Anonymous Coward says:

Re: It's not even an "update", it's a re-hash, using extreme "statistics".

First, it’s re-hashed data from 2008, and entirely different era.
2nd, it’s not so strong as you claim, just more "indicates" and "tends to show" academic vagueness.
3rd, you re-write it only because supports your bias.

Congratulations, blue, you just described every RIAA/MPAA-supported study. Genius!

Rekrul says:

That isn’t to be ignored, but we must keep in mind that the purpose of copyright law is to get more art created for the benefit…

Preposterous! Everyone knows that the true purpose of copyright is to protect the profits of corporations!!!

…of the public and it seems obvious that the public most benefits from a larger successful music ecosystem as opposed to simply getting more albums from the largest audiences.

Doubly preposterous! The public benefits most from multi-billion dollar corporations being profitable!!!

any moose cow word says:

“On the contrary, file-sharing sites may be useful as promotional platforms in some cases.”

The recording industry only sees that as another negative, as they want control over promotional platforms as well. They’ve figured out a long time ago that promotions was the linchpin of their profit machine. By restricting the promotional outlets available to artists, the labels not only strong-arm artists into paying for the “benefit” of their own promotional services, they can pick the “winners” by controlling which artists get access to audiences. Labels see all third party platforms not only as “competition” for their own services, but as a threat to their entire enterprise. It’s not just filesharing, it’s social media and media streaming sites as well–anything outside the labels’ control that offers artists access to audiences. Without that control, they would they’d lose a huge revenue stream for their own Hollywood style accounting and be relegated to being mere publishers.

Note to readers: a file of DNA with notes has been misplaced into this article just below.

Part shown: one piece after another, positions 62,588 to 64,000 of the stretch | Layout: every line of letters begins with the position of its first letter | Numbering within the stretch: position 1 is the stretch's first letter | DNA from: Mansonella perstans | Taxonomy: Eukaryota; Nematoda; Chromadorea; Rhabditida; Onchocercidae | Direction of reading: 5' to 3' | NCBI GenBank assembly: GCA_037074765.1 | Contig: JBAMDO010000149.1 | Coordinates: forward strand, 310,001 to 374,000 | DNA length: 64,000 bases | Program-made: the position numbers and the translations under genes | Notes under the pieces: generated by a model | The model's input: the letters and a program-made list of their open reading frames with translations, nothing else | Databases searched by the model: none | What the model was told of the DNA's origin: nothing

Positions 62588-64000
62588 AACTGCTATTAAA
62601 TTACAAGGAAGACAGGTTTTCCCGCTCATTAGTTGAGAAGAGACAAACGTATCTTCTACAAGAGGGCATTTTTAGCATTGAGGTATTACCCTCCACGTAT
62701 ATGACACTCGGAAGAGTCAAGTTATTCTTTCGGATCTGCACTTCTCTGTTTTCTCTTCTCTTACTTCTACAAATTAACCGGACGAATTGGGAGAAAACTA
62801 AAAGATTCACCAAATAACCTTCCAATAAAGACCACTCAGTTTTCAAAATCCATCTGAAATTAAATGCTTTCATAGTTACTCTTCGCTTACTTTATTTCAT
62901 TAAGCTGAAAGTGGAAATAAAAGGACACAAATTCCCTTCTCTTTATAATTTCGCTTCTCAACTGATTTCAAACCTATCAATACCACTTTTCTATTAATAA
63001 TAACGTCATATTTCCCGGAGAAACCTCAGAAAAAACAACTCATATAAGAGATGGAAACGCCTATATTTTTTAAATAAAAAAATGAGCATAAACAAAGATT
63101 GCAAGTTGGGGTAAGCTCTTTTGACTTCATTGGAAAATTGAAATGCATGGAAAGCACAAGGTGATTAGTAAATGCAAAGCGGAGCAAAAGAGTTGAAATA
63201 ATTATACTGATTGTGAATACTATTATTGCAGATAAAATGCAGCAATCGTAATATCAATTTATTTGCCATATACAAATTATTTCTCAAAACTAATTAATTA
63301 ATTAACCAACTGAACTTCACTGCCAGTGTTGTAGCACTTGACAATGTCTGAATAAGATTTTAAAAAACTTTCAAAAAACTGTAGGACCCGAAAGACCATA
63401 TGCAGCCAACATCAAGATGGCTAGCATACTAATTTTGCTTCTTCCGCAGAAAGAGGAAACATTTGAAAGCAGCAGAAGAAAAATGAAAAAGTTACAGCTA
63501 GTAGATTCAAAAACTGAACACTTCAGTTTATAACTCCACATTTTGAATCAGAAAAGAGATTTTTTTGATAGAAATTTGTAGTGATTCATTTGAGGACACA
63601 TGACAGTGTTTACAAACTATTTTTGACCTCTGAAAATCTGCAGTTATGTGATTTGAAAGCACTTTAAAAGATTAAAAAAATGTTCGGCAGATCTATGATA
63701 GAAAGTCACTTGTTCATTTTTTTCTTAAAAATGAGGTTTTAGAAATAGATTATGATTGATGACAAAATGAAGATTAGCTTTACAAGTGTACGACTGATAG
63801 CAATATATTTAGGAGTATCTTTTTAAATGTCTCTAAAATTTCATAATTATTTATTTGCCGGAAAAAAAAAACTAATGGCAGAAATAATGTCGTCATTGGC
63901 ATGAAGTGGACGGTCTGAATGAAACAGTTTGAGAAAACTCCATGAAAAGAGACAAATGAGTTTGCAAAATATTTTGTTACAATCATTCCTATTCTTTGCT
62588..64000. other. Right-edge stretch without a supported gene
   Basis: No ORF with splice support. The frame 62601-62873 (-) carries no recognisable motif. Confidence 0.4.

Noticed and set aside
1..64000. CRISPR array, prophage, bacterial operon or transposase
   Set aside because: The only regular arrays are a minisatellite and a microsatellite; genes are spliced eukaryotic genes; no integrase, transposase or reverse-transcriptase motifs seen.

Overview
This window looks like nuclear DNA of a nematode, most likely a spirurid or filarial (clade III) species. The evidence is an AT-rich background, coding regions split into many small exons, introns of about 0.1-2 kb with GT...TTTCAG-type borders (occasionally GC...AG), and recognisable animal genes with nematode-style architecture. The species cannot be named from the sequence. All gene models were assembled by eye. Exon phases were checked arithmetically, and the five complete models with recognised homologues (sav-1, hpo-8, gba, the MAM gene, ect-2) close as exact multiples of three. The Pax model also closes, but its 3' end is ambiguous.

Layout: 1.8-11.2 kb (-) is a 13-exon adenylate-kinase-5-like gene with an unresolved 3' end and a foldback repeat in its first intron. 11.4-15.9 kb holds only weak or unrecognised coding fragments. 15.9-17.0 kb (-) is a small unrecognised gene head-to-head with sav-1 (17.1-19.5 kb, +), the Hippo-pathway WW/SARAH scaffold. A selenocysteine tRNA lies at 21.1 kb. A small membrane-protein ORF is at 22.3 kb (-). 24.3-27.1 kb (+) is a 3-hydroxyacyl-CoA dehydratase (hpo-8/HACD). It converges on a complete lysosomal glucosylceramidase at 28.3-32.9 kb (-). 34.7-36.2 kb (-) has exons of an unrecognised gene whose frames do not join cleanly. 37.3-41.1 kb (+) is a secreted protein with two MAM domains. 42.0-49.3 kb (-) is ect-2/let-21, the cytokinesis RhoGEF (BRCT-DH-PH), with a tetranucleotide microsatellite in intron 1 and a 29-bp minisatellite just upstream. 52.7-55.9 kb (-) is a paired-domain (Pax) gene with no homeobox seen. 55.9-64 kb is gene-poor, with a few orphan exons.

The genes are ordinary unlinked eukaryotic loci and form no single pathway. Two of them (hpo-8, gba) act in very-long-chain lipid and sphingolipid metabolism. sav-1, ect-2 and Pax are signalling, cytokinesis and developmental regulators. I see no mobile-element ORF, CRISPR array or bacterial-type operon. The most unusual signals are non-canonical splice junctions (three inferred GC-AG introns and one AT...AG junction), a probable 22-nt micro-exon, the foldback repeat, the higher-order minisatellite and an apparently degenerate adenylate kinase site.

Anonymous Coward says:

“The evolution of the music industry’s response to the fact that copyright infringement exists on the internet has been both plodding and frustrating.”

What about all the copyright infringement inside of the industry itself? Maybe we should be telling them to clean up their own house before they come over here and try to clean ours. If they come over here they are just going to bring their corruption with them… o shit… already happened… no wonder people want to pirate shit from pirates that pirated it all first!

The industry is more corrupt and evil than any IP thief, and when you are that evil, the only people that give a shit about you are the ones that get paid to… which is the government because they collect taxes on stuff that gets sold, not stuff that is given away or stolen by non-government agents.

David says:

Re: Re: Re:

Where does the music industry think their next batch of stars is going to come from?

Seriously? The meat rack. You sign them on first, then you curate them. Makes for much better conditions. When the contract runs out and they think they can do better once they are famous, you drop them for the next act. New sells better.

Home recording does not actually cut into your profits if people don’t cherish the old artists.

That’s what the million dollar shows are good for: drop an artist and he has to survive under conditions he and most importantly the audience are not used to.

PaulT (profile) says:

Re: Re:

It’s always been that. The only things that the internet gave people were the opportunity to buy the individual tracks they wanted without dropping $20 on an album full of filler, and easier access to artists that weren’t what the major labels were trying to sell at that particular moment.

Whatever they want to pretend, unbundling and discovery (along with silly lawsuits and a refusal to adapt) did far more real damage to them than the piracy they were so afraid of ever could.